Police reform, racial inequities fuel Lansing mayoral race for some voters

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Andy Schor and Kathie Dunbar, courtesy of City of Lansing and Kathie Dunbar

Photos courtesy of city of Lansing and Kathie Dunbar

Lansing Mayor Andy Schor, left, and City Council Member Kathie Dunbar, right, are the two candidates in Lansing's mayoral election Nov. 2.

Lansing mayoral candidates Andy Schor and Kathie Dunbar are ramping up campaign efforts as the Nov. 2 general election approaches.

The city’s mayor serves a 4-year term.

Schor, the current mayor, has been involved in Lansing politics for over a decade. He served as Ingham County commissioner for 10 years, followed by five years in the Michigan House. He was elected mayor in 2017.

Dunbar is a 16-year City Council member, and serves as executive director of the South Lansing Community Development Association. She also has been involved in volunteering efforts throughout the city.

Spartan Newsroom talked to six residents, three who support each candidate, about what is motivating their vote.

Schor’s campaign website touts creating affordable housing, improving infrastructure and growing diversity, equity and inclusion efforts.

Schor has said he will continue to support the police, adding new officers and operational changes to improve the Lansing Police Department.

“We value the police, we value our public safety,” Schor said in a Sept. 29 debate with Dunbar. “I’m proud of that. I’m proud of the officers we’ve been able to bring on.”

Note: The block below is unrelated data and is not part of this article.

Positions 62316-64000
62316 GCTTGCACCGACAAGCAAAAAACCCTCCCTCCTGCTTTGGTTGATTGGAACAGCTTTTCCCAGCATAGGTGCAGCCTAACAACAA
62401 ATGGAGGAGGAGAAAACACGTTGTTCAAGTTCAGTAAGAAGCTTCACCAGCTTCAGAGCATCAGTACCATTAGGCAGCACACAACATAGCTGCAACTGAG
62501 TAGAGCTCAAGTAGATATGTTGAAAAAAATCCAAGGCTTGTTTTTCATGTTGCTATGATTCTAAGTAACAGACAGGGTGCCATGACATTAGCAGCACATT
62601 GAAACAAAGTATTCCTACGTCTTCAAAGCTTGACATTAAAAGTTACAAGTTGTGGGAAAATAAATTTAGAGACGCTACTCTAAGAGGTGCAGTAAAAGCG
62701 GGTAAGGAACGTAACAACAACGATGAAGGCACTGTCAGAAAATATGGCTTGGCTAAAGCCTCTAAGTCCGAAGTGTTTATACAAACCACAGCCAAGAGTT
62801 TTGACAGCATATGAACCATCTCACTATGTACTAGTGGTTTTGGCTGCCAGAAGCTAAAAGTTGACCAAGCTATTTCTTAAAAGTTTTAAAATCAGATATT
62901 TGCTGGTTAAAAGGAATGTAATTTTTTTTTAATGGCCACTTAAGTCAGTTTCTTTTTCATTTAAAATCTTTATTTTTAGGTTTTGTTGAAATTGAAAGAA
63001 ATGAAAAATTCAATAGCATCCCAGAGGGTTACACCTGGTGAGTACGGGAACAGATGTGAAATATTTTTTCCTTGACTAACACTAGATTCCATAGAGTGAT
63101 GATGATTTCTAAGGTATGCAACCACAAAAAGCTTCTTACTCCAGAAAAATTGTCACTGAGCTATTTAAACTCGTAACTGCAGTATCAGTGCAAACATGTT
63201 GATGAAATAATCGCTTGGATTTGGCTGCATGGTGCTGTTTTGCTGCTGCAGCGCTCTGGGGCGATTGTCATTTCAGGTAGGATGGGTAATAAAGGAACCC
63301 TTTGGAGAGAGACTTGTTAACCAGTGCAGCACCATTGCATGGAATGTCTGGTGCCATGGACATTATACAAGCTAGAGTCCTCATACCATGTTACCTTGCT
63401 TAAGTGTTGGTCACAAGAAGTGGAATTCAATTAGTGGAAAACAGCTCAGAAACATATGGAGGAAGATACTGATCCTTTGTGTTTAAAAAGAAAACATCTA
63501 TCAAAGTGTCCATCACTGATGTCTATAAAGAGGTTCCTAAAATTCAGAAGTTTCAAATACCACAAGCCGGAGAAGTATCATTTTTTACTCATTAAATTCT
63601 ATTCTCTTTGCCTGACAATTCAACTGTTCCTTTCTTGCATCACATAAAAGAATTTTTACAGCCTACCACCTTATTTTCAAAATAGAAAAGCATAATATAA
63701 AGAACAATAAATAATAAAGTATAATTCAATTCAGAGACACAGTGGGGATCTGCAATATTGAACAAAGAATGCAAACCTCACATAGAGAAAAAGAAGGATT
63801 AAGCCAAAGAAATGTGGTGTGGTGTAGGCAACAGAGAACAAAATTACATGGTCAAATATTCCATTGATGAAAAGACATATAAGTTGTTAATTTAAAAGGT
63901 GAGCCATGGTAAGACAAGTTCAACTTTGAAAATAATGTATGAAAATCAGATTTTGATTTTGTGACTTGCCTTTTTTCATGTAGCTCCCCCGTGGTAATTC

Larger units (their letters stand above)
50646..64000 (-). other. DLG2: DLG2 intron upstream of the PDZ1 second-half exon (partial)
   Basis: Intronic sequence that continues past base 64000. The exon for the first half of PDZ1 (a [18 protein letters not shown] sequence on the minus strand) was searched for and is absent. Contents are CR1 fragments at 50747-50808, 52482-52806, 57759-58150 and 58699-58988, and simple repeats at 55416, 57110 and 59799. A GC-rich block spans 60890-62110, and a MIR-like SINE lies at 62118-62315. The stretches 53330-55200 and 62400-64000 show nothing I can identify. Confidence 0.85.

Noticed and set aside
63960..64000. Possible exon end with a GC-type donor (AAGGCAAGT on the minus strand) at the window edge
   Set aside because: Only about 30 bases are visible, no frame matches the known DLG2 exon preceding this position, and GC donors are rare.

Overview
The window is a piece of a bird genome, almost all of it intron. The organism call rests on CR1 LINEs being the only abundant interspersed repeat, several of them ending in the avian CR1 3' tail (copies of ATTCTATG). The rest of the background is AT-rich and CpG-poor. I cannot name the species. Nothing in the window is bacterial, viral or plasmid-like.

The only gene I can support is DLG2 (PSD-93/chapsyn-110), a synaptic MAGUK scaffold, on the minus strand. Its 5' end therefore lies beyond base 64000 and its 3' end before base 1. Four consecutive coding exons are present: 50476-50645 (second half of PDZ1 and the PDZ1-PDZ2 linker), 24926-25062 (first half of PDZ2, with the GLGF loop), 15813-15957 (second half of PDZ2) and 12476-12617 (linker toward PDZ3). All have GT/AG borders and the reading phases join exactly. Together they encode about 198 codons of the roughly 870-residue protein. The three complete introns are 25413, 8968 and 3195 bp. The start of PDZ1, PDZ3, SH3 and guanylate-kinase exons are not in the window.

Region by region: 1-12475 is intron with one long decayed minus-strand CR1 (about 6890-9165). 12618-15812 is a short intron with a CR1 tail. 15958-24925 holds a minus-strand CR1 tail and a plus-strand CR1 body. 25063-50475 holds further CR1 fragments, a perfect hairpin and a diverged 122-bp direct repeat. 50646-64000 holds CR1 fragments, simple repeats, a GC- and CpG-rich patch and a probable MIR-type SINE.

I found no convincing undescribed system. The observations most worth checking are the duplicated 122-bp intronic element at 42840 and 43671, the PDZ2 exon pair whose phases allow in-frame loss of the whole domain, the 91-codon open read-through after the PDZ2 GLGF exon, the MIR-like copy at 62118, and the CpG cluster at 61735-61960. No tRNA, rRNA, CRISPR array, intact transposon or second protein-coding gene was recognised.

Schor said in the same debate he will continue to invest in other programs to prevent crime.

South Lansing resident Victoria Leighton, a Schor supporter, said the mayor’s position on the police is a key selling point for her.

“I think that Andy really does a good job of saying we support our police, but we understand that there’s a need for growth,” Leighton said. “I think that that’s really important to me.”

Schor supporter Jo Morley said Dunbar’s performance at the debate turned her off from the candidate.

“I just didn’t like the way she presented herself, like interrupting,” Morley said. “I judge quickly.”

South Lansing resident James Riedje said Schor’s experience is a major factor in his support of the mayor.

“I think he has good experience, and he has a good mindset for what are important directions,” Riedje said. “We’ve known him in this community for a long period of time. So it’s not just this year, it’s what he’s stood for over a number of years.”

According to Dunbar’s campaign website, her main issues include gun violence, affordable housing and integrating new technology into city services.

Dunbar said she does not plan to increase the police budget, instead reallocating resources to other services. Supporter Beth Rasmussen said she supports police reform and prefers Dunbar’s approach.

“I think that the attitude of reallocating resources in a more productive manner is a really good strategy,” Rasmussen said.

Dunbar supporter AnnMarie Hodges said she has been disappointed with how Schor has addressed issues of racial inequities, and she hopes Dunbar can make a change.

“I’ve heard Andy Schor talk about race relations in this city— he has sounded defensive,” Hodges said. “He just doesn’t get it. He thinks you can kind of pander to people and say the right thing, and then move on to what you really care about— which doesn’t seem to be people of color in this community.”

Dunbar supporter Aaron Fuller said he sees Dunbar as a stronger leader than Schor.

“She’s got more of the backbone,” Fuller said. “It’s not enough just to be smart and nice.”

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